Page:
Chucking It Away

Chuck Knoblauch's Bronx Backslide

It starts out like a Brothers Grimm fable, or maybe the beginning of a Charlie's Angels episode: Once upon a time there were three second basemen who played in the American League. They were each different, but each so good in his own way, that people would say "We're watching the best second baseman since Eddie Collins— and I'm not sure which one it is." (Collins, for those who don't know, made his name playing for the A's and White Sox in the days before Lou Gehrig was a ball player, much less a disease.)

The first of the three second basemen, the most gifted player in a gifted baseball family, ventured north of the border while he was still a callow youth and helped his teammates secure great victories. But upon his return to the States, he succumbed to a moment of ire, and in a heartbeat people went from calling him "the best all-around player in the game" to "the guy who spat on the umpire." To this day, Roberto Alomar still wears the Scarlet E, for expectoration.

The second dazzled us by doing things that most second basemen can only dream about: hitting .300 and driving in 100 runs year in and year out. He even performed some amazing feats, like hitting a homer from each side of the plate in the same inning, that no one has accomplished, before or since. But then one day he was traded to the grandest city of all, where he ate, drank, and whatever-elsed his way out of the big leagues as quick as you can say Keith Hernandez. "Carlos Baerga'll make it to Cooperstown," they now say sadly, "but he'll have to buy a ticket like everyone else."

And then there's the third second baseman. His story is a more complex one. His successes have been great. His failures equally so. Are these the best of times for Chuck Knoblauch, or the worst of times? Damn good question.

Watch Chuck Knoblauch for a single trip to the plate, and you'll swear he makes Andy Stankiewicz look like Ryne Sandberg. Tiny, even by the standards of major league middle infielders, he hoists the bat high over his head, wiggling it unsteadily as if it's a little too big for him. And then he unleashes a swing that seems better suited to decapitating gophers than hitting a baseball. If you didn't know better, you'd think that last year's .265 average was a fluke, and this was a guy who'd spend most of his career flirting with the Ordoñez line.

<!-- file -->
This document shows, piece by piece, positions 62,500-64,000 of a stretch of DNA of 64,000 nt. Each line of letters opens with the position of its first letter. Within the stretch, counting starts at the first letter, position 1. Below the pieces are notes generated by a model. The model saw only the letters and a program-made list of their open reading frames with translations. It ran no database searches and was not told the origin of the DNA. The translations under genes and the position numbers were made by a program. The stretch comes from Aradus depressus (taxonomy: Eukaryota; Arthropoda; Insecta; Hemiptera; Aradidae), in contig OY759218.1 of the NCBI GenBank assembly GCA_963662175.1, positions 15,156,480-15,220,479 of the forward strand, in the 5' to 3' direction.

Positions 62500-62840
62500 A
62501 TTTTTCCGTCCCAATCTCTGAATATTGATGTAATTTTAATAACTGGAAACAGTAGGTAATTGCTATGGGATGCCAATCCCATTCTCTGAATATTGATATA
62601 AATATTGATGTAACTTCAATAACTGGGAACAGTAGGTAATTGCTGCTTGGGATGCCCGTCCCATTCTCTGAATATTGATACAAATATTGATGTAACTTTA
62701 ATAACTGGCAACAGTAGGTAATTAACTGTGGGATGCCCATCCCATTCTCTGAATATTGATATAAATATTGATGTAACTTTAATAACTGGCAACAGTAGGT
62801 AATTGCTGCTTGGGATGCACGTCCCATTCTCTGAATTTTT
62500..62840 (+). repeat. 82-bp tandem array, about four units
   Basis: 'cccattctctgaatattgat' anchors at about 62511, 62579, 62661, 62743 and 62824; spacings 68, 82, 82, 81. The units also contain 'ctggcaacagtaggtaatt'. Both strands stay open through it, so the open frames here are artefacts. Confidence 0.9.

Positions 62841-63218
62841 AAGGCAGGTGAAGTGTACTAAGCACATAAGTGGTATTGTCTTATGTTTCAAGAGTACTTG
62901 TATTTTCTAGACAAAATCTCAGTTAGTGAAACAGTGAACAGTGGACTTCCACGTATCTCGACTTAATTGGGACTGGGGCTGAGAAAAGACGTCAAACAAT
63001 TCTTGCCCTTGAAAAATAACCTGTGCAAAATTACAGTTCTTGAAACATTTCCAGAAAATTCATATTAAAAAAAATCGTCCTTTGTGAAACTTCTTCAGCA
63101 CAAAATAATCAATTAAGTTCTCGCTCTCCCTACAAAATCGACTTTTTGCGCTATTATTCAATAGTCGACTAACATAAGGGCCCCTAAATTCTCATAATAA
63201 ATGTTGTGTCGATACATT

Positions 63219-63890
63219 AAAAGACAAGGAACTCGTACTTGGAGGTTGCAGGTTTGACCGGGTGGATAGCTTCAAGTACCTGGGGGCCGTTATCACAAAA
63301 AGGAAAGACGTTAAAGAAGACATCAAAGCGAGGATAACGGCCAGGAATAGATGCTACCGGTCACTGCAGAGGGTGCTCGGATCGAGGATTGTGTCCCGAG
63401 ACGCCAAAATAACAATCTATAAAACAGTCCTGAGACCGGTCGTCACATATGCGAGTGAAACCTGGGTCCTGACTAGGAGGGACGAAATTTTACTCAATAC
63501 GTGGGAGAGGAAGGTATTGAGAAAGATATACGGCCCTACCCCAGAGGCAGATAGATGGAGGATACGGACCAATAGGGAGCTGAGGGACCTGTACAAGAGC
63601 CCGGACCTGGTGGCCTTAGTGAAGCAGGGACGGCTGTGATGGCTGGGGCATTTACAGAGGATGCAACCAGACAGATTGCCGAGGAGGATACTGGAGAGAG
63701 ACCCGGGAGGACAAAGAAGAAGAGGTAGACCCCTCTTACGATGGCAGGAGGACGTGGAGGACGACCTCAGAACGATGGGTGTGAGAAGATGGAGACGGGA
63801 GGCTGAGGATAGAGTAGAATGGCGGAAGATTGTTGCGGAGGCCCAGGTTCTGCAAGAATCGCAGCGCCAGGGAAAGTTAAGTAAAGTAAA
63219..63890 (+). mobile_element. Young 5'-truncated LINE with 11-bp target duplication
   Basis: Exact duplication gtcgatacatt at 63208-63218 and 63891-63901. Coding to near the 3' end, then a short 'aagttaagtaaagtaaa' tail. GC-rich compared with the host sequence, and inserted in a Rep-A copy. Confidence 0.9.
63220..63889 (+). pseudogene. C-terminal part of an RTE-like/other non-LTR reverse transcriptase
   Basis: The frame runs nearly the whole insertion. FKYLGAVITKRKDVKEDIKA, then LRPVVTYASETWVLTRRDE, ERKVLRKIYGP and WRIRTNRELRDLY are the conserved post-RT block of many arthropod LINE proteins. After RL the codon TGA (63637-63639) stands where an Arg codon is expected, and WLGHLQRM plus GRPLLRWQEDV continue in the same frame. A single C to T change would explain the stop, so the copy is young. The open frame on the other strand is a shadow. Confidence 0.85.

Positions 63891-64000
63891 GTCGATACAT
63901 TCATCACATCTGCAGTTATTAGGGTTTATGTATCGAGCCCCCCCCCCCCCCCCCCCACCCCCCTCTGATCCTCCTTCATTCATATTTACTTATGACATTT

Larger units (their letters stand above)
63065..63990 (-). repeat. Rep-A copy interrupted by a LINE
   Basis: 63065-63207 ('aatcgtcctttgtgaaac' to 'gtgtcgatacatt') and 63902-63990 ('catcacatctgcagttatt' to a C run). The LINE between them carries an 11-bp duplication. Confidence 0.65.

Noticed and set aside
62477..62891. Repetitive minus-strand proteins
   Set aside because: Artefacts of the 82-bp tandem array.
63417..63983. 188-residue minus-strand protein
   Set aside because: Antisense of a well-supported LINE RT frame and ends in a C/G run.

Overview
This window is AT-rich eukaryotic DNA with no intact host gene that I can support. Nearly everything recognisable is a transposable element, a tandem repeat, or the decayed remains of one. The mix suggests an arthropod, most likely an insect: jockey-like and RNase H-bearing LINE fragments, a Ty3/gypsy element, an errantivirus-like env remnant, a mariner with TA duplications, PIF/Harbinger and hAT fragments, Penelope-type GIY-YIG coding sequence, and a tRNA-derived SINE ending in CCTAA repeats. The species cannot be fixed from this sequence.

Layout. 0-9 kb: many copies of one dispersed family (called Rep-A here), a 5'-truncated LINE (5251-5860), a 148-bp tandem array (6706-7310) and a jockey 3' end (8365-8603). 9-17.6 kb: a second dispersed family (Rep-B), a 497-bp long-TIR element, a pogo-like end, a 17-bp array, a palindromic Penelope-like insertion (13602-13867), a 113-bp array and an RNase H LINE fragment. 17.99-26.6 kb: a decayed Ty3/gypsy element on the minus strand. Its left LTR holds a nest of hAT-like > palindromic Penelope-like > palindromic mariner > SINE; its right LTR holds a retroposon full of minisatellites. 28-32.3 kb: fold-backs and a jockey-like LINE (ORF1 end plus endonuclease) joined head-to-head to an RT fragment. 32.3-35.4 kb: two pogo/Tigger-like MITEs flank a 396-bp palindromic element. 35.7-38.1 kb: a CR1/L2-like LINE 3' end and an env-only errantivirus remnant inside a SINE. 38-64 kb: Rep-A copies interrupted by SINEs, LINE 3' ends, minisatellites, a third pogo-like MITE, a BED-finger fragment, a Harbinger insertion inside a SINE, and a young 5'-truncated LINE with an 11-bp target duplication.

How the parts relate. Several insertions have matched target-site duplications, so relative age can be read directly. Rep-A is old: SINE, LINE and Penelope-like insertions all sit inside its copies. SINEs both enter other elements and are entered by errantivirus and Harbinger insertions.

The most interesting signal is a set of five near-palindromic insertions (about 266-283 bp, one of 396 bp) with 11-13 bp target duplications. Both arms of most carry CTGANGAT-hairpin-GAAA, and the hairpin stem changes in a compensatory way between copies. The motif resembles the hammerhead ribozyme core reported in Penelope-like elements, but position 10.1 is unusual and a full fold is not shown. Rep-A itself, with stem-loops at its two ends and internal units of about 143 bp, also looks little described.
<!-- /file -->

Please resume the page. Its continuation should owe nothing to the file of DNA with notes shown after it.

But for a different view, open Total Baseballand take a look at Mr. K's career stats. Hmm, he's patient— his career-best on base percentage is .452. He's sneaky fast— he once stole 62 bases in 72 tries. He's got some pop— 45 doubles in 109 games in 1994. And check it out, he scored 140 runs for a Twins team that finished eighth in the league in offense. Look more carefully at last year's slump and you will note that he scored 117 runs, a figure that Willie Randolph never approached and Joe Morgan topped only once. Scoot to the bottom line, and you'll see that with 1472 hits at age 31, he's among the handful of players with a legit shot (an 18 percent chance according to Stats, Inc.) at joining Boggs and Gwynn in 3000-land. If you're looking for the prototype of the modern leadoff hitter, you needn't look any further.

In the field, he's even more of an enigma. One year he wins a Gold Glove, the next he comes down with Steve Sax Disease (a/k/a Mackey Sasser syndrome), making throwing errors that would draw groans at a company softball game. Mentally, it's the same Jekyll-and-Hyde routine. In the seventh game of the 1991 World Series, he made one of the headiest defensive plays ever— deking Lonnie Smith with a fake throw that would ultimately keep the Braves from scoring the series-winning run. Then last year he made one of the dumbest, arguing with the ump instead of chasing the ball on Travis Fryman's bunt in Game 2 of the American League Championship Series.

So which is the real Chuck Knoblauch? If you were Pete Rose, you might have bet that he would put last year's minislump behind him and hit .320, maybe even draw a little buzz in the MVP voting. Instead he's at .289— respectable, sure, but holding-pattern baseball for a player of his talents.

Last Wednesday's getaway game against Toronto was a typically enigmatic day for Knoblauch. He started the action with a Hendersonian flourish: a lead-off home run. For the third time in a week, the Chuckster had started the game by touching 'em all. Next time up, he cracks a sharp grounder that squeaks between Tony Fernandez and the bag and rolls into the left-field corner for a double. Two for two. But on his next couple of at bats, it slips away. He flies out three straight times, a reminder of the night before, when his timid pop to right failed to score the tying run from third.

It's at times like these— when the short, built Knoblauch sacrifices another out to the Gods of Testosterone— that his manager looks ready to, well, upchuck. "I think he realizes he still has to hit line drives," Joe Torre says diplomatically. "Last year he didn't talk about it a whole lot. Now, he'll come in after an at bat and we'll talk about that particular at bat. I think he's a little more together in his approach." His manager's defense notwithstanding, the numbers don't lie. This year, for the first time in his career, Knoblauch's hitting the ball in the air more than on the ground— Len Dykstra disease. He is also hitting the ball in the air roughly twice as often as Derek Jeter and Bernie Williams, a nutshell explanation for why he's no longer a batting title contender.

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